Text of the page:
Medicine Rocks Montana
[Terry, MT]: [Evelyn J. Cameron], 1912. Real photo postcard [9 cm x 14 cm] / [3.5" x 5.5"] 'E.J. Cameron' backstamp. Title at the foot in the negative. Nice contrasts. Terry cancel and ink note on the back. Item #8172
View of the Medicine Rocks formations of eastern Montana.
Evelyn Jephson Flower (1868-1928) was born August 26, 1868, near Streatham, England. The Flower family was tied to England's elite, her half-brother Cyril Flower became Lord Battersea in 1892. Evelyn and Ewen Cameron were married in the fall of 1889 and spent their honeymoon in Montana. Both were avid hunters and were lured to Montana by English magazines that boasted of the abundant wildlife, the ease of living on the plains, and the fiscal rewards of polo pony raising. The Camerons moved to Montana in 1893 and established the Eve ranch near Terry to breed and train polo ponies.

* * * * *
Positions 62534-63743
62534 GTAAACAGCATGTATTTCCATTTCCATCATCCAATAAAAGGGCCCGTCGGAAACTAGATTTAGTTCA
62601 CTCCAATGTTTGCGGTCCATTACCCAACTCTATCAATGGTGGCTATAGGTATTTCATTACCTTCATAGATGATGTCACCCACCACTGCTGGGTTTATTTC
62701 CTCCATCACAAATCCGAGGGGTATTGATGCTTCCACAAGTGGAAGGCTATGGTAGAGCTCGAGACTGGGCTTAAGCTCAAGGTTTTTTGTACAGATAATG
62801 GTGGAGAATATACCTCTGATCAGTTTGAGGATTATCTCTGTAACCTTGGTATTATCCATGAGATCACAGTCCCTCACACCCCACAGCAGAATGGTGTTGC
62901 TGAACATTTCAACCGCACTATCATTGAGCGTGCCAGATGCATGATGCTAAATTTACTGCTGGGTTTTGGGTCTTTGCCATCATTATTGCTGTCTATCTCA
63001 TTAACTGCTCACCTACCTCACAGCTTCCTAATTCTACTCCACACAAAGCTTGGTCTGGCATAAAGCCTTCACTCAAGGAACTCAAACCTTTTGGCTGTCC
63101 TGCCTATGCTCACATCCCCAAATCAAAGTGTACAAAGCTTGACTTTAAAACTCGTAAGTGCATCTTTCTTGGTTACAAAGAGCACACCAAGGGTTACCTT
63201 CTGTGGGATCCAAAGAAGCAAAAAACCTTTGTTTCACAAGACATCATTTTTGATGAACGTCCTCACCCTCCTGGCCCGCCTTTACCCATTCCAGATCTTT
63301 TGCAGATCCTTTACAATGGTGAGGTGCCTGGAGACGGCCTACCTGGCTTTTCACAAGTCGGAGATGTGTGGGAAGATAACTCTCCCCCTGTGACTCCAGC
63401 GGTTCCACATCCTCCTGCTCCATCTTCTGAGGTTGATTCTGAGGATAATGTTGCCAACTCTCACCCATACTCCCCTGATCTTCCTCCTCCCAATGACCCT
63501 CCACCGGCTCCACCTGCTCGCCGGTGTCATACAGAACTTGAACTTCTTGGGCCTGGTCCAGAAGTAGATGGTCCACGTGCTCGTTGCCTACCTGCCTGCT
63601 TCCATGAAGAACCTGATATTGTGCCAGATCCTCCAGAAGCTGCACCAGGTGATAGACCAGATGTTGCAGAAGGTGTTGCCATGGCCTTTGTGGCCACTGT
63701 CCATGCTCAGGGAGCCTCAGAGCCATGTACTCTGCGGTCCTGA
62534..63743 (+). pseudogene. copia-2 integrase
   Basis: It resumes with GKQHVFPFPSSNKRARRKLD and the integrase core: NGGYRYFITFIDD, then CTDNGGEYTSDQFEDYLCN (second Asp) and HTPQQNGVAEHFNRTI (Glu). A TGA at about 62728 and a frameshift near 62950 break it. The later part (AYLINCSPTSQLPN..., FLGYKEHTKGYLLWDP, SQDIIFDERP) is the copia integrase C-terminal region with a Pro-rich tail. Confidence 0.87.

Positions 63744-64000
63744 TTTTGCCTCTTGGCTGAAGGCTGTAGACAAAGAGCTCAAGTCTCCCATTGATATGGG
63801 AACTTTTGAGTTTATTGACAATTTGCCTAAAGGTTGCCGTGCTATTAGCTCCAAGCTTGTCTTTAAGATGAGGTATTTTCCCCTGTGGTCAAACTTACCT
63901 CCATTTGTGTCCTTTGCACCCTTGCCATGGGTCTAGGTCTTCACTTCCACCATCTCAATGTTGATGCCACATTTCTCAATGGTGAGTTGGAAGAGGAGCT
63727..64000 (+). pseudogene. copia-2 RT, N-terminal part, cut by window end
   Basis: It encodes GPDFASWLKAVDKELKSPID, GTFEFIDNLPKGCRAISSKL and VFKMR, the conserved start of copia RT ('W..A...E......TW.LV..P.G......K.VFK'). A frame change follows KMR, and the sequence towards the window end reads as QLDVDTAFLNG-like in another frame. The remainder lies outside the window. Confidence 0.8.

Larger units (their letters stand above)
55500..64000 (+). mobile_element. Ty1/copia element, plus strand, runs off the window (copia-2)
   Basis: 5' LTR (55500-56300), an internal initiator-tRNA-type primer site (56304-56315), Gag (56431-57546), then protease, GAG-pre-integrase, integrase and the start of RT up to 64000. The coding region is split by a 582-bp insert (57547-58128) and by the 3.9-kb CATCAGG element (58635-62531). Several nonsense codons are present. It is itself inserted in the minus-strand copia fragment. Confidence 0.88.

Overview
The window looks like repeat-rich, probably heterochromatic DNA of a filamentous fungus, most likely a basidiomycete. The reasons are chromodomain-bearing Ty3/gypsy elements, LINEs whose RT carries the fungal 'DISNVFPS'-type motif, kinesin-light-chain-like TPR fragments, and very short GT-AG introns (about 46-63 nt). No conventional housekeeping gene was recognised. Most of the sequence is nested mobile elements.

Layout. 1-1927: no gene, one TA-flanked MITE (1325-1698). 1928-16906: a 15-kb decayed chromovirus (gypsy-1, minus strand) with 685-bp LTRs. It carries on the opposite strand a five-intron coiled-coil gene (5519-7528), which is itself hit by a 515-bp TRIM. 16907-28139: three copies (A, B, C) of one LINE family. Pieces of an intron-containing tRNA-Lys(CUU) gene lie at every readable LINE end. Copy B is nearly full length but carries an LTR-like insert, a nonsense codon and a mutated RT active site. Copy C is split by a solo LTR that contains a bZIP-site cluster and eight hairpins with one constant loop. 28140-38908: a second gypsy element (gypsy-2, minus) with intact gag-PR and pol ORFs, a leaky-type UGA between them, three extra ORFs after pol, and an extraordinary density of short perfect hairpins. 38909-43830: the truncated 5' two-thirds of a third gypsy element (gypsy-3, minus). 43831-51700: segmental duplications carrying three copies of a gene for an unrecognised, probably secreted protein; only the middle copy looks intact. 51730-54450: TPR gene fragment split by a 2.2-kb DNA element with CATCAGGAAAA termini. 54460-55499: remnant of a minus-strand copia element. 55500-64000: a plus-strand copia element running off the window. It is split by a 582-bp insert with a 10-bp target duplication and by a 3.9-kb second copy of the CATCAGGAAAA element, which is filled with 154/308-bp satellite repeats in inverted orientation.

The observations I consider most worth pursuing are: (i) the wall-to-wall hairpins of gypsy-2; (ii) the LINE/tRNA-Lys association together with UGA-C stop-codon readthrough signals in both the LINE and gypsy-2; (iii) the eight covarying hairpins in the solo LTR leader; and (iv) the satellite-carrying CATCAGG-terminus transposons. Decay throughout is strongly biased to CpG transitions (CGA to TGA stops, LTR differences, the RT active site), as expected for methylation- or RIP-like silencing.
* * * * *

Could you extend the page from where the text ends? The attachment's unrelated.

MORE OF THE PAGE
Evelyn Cameron, in addition to her work on the ranch, took a keen interest in photography. In 1894 she purchased her first camera, and learned basic photographic techniques from one of her boarders. Photography served many purposes for Evelyn, it relieved some of the loneliness of living on the plains, provided much needed income, allowed her to work with Ewen on his wildlife studies, and provided an avenue for meeting and learning about her neighbors. She was especially fascinated with the strength and perseverance of the Russian-German immigrants. Her photographs captured the experiences of men and women on the plains of Eastern Montana in starkly vivid and candid terms. Cowboys, women, ranchers, farmers, children, itinerant workers, sheep herders, and the stark landscape all found their way into her photos. Her work was carried in magazines throughout the country. Unlike Ewen, whose wildlife interests took him farther and farther from the ranch, Evelyn was fascinated with the ranching lifestyle.